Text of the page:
National Committee Free Germany

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The color combination black-white-red used by the NKFD, also worn by relatives as an armband
Manifesto of the founding assembly of the "National Committee Free Germany"

The National Committee Free Germany ( NKFD ) was an association of German prisoner-of-war soldiers and officers with communist German emigrants who wanted to fight National Socialism and want to conceive a different Germany. The association was formed in the Soviet Union in 1943 and existed until the end of 1945.


A GDR special stamp commemorates the founding of the NKFD (1965)

On April 3, 1942, at the suggestion of the Soviet Union , the Politburo of the KPD in Moscow adopted a policy paper calling for the creation of a broad popular front against Hitler, regardless of the political origin of those involved. The first anti-fascist officer group was formed in the Jelabuga POW camp under Captain Ernst Hadermann . On April 21, 1942, he had given the speech The Man's Word of a Captain in front of around 1000 prisoners of war . On May 31, 1942, the first anti-fascist officers' conference took place. 23 officers signed an appeal to all officers in captivity . On the communist side there was the proposal of the Politburo of the Central Committee of the KPD to form a German committee to fight against the Hitler War and Nazi tyranny .

A preparatory committee was formed in the Lunjowo camp in the Moscow suburb of Krasnogorsk . The communist writer Erich Weinert became chairman, other members included Johannes R. Becher , Bernt von Kügelgen , Walter Ulbricht and Wilhelm Pieck . At the beginning of June 1943, Alfred Kurella and Rudolf Herrnstadt were commissioned by the Soviet leadership to draw up a manifesto for the committee. Two people in particular stood for the Soviet leadership: Dmitri Manuilski , secretary of the Comintern , and Alexander Shcherbakov , head of the Red Army's main political administration. What was remarkable about this was that Stalin ordered that communist phrases be removed from this manifesto and that the KPD not be mentioned. According to Anton Ackermann's notes , he saw the committee as a shadow government, while Kurella saw the manifesto as the first state document of the new Germany.

On June 22, 1943, the founding committee was formed. Erich Weinert, Wilhelm Pieck, Walter Ulbricht and Hans Mahle represented the emigrants, while Captain Hadermann, Lieutenant von Kügelgen, Sergeant Stresow and Private Eschborn represented the prisoners. Initially, there was little willingness from the officers' camps, especially when the German counter-offensive began on July 5, 1943 at Kursk . Furthermore, Ulbricht's removal from the founding committee was sometimes even requested. In order to meet the wishes of the officers, the manifesto of the founding committee was slightly redesigned and instead of the black, red and gold flag of the Weimar Republic , as initially thought, the black , white and red flag of the German Empire was chosen as the emblem .


From July 12 to 13, 1943, the National Committee "Free Germany" was founded in Krasnogorsk near Moscow on the initiative of the USSR and its top military command under the supervision of the GRU secret service . Erich Weinert was elected President of the NKFD. The emigration leadership of the KPD was represented by Anton Ackermann , Wilhelm Florin , Wilhelm Pieck and Walter Ulbricht .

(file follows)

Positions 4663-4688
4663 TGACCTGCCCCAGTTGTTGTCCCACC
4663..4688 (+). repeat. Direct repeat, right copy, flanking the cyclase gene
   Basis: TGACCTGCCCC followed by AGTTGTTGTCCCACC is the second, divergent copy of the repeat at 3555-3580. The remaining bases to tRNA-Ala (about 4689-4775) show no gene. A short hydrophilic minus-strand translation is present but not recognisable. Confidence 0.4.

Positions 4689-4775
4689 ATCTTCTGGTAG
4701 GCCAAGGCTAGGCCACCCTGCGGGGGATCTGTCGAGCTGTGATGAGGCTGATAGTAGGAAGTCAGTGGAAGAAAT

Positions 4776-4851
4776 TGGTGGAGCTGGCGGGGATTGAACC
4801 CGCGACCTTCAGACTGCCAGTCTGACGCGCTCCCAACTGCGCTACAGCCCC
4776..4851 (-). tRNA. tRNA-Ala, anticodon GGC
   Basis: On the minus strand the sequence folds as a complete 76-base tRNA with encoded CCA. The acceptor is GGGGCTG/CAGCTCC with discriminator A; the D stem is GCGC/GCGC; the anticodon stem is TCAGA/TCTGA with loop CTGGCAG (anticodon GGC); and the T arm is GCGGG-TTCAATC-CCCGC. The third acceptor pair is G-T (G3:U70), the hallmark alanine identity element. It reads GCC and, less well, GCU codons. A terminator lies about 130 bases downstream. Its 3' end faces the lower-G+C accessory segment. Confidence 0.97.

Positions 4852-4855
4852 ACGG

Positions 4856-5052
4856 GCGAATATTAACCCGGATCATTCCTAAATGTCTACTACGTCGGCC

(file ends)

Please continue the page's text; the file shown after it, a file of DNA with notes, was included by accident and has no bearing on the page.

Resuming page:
Signatory of the manifesto

Prisoners of war


Two months later, the Association of German Officers (BDO) was founded under General der Artillerie Walther von Seydlitz , shortly afterwards the BDO joined the National Committee. At the meeting of the NKFD on June 16, 1944, a “working group for ecclesiastical issues” was also formed, which included the Protestant pastor Friedrich-Wilhelm Krummacher and the Catholic theologian Aloys Ludwig .

Organizational structure

Meeting of the NKFD, sitting on the right: Erich Weinert, President of the committee, on the left: General von Seydlitz

The seat of the National Committee was initially Krasnogorsk, before moving to a former rest home of the Soviet railway workers' union in Lunjowo , about 35 km from Moscow, in August 1943 . The supreme body was the plenum of the National Committee. This plenary assembly held a meeting at least once a month at which all important tasks were discussed and appropriate measures decided. In addition, statements were made on the reports of the Executive Committee (GA).

Initially, the GA consisted of two communists, Ulbricht and Weinert, and two prisoners of war, Hadermann and Zippel. After the merger with the BDO, the prisoners of war NKFD members Rücker and Reyher as well as the BDO members Korfes, Lattmann, Luitpold Steidle and Hans-Günther van Hooven were added. In addition, an operational department of the GA was set up, to which Ulbricht, Reyher, Steidle, van Hooven and Zippel belonged. There were also commissions for economics, social policy, law and culture that assisted the GA. The presidium of the committee, consisting of President Weinert and the deputies Karl Hetz and Heinrich Graf von Einsiedel , fulfilled rather representative purposes. However, only Weinert effectively determined the line of the presidium.

In addition to the official national committee in Lunjowo, there was also a national committee in Moscow called the “city committee” by the prisoners of war in the so-called institute no. 99. The institute no Work ". From the proposal of the Politburo of the Central Committee of the KPD for the formation of a German committee to fight against the Hitler War and Nazi tyranny it said:

"One of the special tasks of the office is to support the (GLAV) PURRKA in the political education work among the German officers and soldiers at the front and among the German prisoners of war, in particular with the publication of the newspaper, leaflets, brochures and with the record and loudspeaker propaganda. In addition, the office should address the German people and German soldiers and officers on behalf of the committee with its own appeals, for which purpose the radio should also be systematically used. (...) The office keeps the current registry of the German anti-fascist activists in the POW camps and POW schools by mutual agreement and with the help of the administration of the NKVD POW camps. "